The most poignant moment in David Edgar's superb play for the RSC comes when the little Duke of York tells a bunch of argumentative priests that deciding the wording of the new King James Bible requires them to be as strong and supple as Spanish leather. That boy will grow up to be Charles I, about as supple as an iron cage, and men like these will kill him.
The Civil War is beyond this play's scope: it flits between 1610, where a flock – or should that be a fold? – of clergymen wrestle over the exact wording of the new Bible commissioned by King James I, and the sixteenth century agonies of the Reformation. William Tyndale (Stephen Boxer) is executed in Flanders in 1536 for his belief in a Bible that ploughboys too can read; what are we to make of this, knowing that, a century later, these tussles will lead to the temporary but bloody destruction of England's political hierarchy, and the much longer-lasting sapping of other power structures?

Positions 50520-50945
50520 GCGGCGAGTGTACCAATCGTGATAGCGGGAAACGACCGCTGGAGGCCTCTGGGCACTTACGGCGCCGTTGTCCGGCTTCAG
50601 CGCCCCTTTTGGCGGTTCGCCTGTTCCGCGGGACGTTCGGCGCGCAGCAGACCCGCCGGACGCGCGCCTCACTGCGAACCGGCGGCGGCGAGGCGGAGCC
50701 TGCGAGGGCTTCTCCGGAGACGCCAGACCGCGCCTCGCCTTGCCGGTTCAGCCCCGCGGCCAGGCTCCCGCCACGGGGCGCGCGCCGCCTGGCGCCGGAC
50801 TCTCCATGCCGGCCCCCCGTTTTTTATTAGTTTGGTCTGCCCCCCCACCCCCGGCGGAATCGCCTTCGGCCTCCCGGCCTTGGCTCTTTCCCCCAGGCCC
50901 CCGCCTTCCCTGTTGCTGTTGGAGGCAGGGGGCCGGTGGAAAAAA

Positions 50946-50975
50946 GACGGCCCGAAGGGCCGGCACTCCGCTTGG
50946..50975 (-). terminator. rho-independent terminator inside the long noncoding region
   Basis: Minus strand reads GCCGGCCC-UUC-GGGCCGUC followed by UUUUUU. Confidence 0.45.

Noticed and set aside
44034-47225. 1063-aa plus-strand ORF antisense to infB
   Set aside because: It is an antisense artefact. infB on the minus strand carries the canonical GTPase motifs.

In a sense, we are all ploughboys now. This play – sensitively directed by Gregory Doran – knows itself to be the glass through which we see, darkly: words, however carefully chosen, can only show so much, and a lot depends on how hard we look. Andrewes (Oliver Ford Davies), now Bishop of Ely but once, in flashback, an idealistic and inflexible upstart, is the play's seeker after truth; his intellectual suppleness is admirable and tortured.
It is also a stark reminder that belief in something – a person, a deity, a discipline – which has all the answers, is the hardest of childish things to put away.
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